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ASP.NET Session State and Velocity Provider

ASP.NET session state supports several different storage options for session data. Below is a quick summary of the different modes of session state and their pros and cons

  • InProc
    • Stores session state in memory on the web server.
    • Fastest, but the more session data, the more memory is consumed on the web server, and that can affect performance.
    • Cannot be used with web farms.
    • Session state will be lost if the worker process (aspnet_wp.exe) recycles, or if the AppDomain restarts.
  • StateServer
    • Stores session state in a separate process called the ASP.NET state service. This ensures that session state is preserved if the web application is restarted and also makes session state available to multiple web servers in a web farm.
    • Objects are serialized to an out of process memory store. The cost of serialization/deserialization can affect performance if you’re storing lots of objects.
    • Solve the session state loss problem in InProc mode. Allows a web farm to store session on a central server.
    • Single point of failure at the State Server.
    • For session state to be maintained across different web servers in the web farm, the Application Path of the website (For example \LM\W3SVC\2) in the IIS Metabase should be identical in all the web servers in the web farm.
  • SQLServer
    • Stores session state in a SQL Server database. This ensures that session state is preserved if the web application is restarted and also makes session state available to multiple web servers in a web farm.
    • Solve the session state loss problem in InProc mode. Allows a web farm to store session on a central server.
    • Session state data can survive a SQL server restart, and you can also take advantage of SQL server failover cluster, after you’ve followed instructions in KB 311029.
    • For session state to be maintained across different web servers in the web farm, the Application Path of the website (For example \LM\W3SVC\2) in the IIS Metabase should be identical in all the web servers in the web farm.

The best scalability is provided by SQLServer session store but it comes with a slight performance cost. The best performance is provided by InProc session store but it cant really be used in any production web app because of scalability issues.

What if you could have the scalability of SQLServer session store but with the performance of InProc / StateServer session state? "Velocity" is a distributed caching product to provide the .NET application platform support for developing highly performant, scalable, and highly available applications. It allows any type of data CLR object, XML document, or binary data to be cached. Velocity fuses large numbers of cache nodes in a cluster into a single unified cache and provides transparent access to cache items from any client connected to the cluster.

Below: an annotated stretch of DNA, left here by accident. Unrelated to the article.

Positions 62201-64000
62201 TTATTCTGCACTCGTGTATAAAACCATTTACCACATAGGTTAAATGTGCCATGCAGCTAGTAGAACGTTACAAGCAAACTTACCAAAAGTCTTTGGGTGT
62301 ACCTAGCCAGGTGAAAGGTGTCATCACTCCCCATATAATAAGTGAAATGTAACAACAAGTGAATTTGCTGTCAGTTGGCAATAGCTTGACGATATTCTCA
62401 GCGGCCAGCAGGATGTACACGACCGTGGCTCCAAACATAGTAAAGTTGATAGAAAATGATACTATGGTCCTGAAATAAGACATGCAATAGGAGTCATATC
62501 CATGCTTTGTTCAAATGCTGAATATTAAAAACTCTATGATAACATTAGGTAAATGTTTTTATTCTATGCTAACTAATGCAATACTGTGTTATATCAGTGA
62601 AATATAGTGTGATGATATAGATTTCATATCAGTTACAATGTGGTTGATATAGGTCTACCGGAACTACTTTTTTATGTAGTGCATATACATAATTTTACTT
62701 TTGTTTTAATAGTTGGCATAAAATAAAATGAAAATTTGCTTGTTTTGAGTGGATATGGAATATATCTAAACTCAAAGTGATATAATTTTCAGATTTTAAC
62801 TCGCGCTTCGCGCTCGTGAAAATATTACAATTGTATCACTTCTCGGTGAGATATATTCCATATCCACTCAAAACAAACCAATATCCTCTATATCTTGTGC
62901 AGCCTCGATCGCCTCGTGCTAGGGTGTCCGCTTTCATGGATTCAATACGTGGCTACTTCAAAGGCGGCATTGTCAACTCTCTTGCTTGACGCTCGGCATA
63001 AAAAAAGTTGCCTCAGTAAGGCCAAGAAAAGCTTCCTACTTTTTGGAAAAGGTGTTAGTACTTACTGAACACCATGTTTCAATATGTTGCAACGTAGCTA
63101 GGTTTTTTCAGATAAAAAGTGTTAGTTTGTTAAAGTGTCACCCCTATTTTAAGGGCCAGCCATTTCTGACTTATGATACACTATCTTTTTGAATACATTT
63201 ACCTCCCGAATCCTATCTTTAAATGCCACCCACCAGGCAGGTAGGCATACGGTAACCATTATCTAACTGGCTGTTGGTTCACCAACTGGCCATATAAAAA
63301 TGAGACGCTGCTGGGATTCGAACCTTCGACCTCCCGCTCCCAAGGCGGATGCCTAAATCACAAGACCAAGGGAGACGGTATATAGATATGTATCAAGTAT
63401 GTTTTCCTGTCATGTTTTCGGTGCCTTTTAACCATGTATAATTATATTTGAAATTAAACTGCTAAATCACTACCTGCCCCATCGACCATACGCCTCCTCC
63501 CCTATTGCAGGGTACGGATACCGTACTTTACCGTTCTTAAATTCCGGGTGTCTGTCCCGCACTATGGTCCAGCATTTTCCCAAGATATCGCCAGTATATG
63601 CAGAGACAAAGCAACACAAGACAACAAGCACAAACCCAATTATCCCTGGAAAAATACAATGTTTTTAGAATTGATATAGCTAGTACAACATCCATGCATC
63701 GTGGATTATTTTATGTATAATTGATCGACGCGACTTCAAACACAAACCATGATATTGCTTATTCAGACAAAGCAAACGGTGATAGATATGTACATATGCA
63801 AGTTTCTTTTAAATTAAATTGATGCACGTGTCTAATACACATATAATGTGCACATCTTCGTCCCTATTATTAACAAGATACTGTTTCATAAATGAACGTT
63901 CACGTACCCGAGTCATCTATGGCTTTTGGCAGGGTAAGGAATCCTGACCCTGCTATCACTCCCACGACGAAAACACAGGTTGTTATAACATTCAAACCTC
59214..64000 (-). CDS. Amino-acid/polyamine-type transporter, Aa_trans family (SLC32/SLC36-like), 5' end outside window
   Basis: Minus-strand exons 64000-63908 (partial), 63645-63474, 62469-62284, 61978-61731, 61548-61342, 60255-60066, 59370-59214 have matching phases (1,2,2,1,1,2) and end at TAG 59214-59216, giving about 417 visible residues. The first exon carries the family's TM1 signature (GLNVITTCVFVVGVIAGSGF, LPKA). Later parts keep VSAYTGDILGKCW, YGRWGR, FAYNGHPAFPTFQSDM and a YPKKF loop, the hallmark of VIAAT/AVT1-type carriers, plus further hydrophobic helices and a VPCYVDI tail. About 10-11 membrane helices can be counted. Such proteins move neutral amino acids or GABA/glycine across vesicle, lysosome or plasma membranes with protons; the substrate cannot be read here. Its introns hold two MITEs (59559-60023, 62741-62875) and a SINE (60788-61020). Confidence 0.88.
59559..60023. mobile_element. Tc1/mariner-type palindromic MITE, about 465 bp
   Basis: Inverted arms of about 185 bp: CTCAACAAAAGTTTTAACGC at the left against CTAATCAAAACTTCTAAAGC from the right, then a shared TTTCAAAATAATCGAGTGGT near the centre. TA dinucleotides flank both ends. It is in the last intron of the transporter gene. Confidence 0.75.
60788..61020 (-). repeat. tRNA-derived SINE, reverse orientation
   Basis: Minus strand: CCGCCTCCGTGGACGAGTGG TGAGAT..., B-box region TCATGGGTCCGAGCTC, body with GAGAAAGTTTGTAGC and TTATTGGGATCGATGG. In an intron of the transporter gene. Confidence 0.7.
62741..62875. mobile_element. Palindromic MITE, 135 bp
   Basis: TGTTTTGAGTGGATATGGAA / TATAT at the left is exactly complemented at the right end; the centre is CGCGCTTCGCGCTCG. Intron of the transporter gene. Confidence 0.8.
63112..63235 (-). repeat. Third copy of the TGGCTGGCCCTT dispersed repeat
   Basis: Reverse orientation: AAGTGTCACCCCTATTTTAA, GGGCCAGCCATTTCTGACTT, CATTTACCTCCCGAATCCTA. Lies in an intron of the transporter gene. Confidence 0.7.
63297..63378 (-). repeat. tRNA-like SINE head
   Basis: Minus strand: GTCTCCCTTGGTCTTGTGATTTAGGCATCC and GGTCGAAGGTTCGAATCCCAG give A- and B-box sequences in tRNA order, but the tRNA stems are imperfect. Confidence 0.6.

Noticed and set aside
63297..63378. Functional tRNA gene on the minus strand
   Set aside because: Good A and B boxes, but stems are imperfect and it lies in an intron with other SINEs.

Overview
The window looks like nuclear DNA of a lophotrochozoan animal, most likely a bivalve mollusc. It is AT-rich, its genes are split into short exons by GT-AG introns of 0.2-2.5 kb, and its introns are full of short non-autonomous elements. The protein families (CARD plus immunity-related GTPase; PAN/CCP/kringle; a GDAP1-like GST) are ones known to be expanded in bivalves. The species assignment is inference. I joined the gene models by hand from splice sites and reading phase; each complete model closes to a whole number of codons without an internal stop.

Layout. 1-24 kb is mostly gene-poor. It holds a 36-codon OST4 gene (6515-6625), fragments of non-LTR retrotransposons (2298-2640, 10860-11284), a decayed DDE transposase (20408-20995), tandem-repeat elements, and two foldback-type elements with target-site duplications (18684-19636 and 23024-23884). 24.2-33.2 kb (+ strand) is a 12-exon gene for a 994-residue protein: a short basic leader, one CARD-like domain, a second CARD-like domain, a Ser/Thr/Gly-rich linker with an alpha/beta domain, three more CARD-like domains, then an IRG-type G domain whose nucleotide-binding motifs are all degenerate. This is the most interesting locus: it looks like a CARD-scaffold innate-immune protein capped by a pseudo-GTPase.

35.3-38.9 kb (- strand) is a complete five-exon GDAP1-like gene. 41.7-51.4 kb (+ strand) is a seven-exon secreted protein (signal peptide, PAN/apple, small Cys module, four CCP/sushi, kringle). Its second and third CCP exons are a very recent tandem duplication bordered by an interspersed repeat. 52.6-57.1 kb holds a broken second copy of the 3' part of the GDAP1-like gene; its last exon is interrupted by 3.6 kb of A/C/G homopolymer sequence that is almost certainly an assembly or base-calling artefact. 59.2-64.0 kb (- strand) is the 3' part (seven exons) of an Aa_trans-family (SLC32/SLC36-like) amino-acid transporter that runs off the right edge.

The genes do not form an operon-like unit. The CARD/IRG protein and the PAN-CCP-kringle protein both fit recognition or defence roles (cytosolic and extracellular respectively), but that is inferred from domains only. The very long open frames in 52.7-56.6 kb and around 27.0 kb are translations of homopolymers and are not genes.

Velocity provides a session store provider that allows you to store your ASP.Net Session object in Velocity cache – This enables non-sticky routing allowing scaling your application.

Hooking up Velocity in your ASP.NET web app is easy. All it takes is some web.config entries:

1. Configure session state provider element in your app’s web.config file:

<sessionState mode="Custom" customProvider="SessionStoreProvider"> <providers> <add name="SessionStoreProvider" type="System.Data.Caching.SessionStoreProvider, ClientLibrary"/> </providers> </sessionState>

2. Configure Velocity client configuration elements in web.config:

<configSections> <section name="dcacheClient" type=" System.Configuration.IgnoreSectionHandler" allowLocation="true" allowDefinition="Everywhere"/> </configSections> <dcacheClient deployment="simple" localCache="false"> <hosts> <!--List of hosts --> <host name="<serviceHostName>" cachePort="22233" cacheHostName="DistributedCacheService"/> </hosts> </dcacheClient>

Note : “serviceHostName” is the hostname where distributed cache service is running on cache port “22233”(default setting). Configure these 2 parameters appropriately.

3. Add reference to or copy to \bin folder the following dll’s that the session store provider uses: CacheBaseLibrary.dll, FabricCommon.dll, ClientLibrary.dll, CASBase.dll, CASClient.dll .

And that’s about it; your web application is ready to run with the Velocity SessionStoreProvider. 

Note:

  • For Velocity Session State provider to work, Cache cluster should be up and running. To learn about to how to deploy Velocity Distributed Cache Cluster, please refer the product documentation.
  • As the provider stores the session objects in out-of-proc distributed cache service, objects that you put in Session should be serializable.

For more info please refer to the product documentation or the Velocity blog on MSDN How to Use Session State Provider (Microsoft Project code named Velocity)

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  1. Ivan
    December 10, 2009 at 6:56 pm

    Hiin velocity CTP 3 <sessionState mode="Custom" customProvider="SessionStoreProvider"> <providers> <add name="SessionStoreProvider" type="System.Data.Caching.SessionStoreProvider, ClientLibrary"/> </providers></sessionState>must be <sessionState mode="Custom" customProvider="Velocity"> <providers> <!– specify the named cache for session data –> <add name="Velocity" type="Microsoft.Data.Caching.DataCacheSessionStoreProvider, ClientLibrary" cacheName="TelerikCom" /> </providers> </sessionState>

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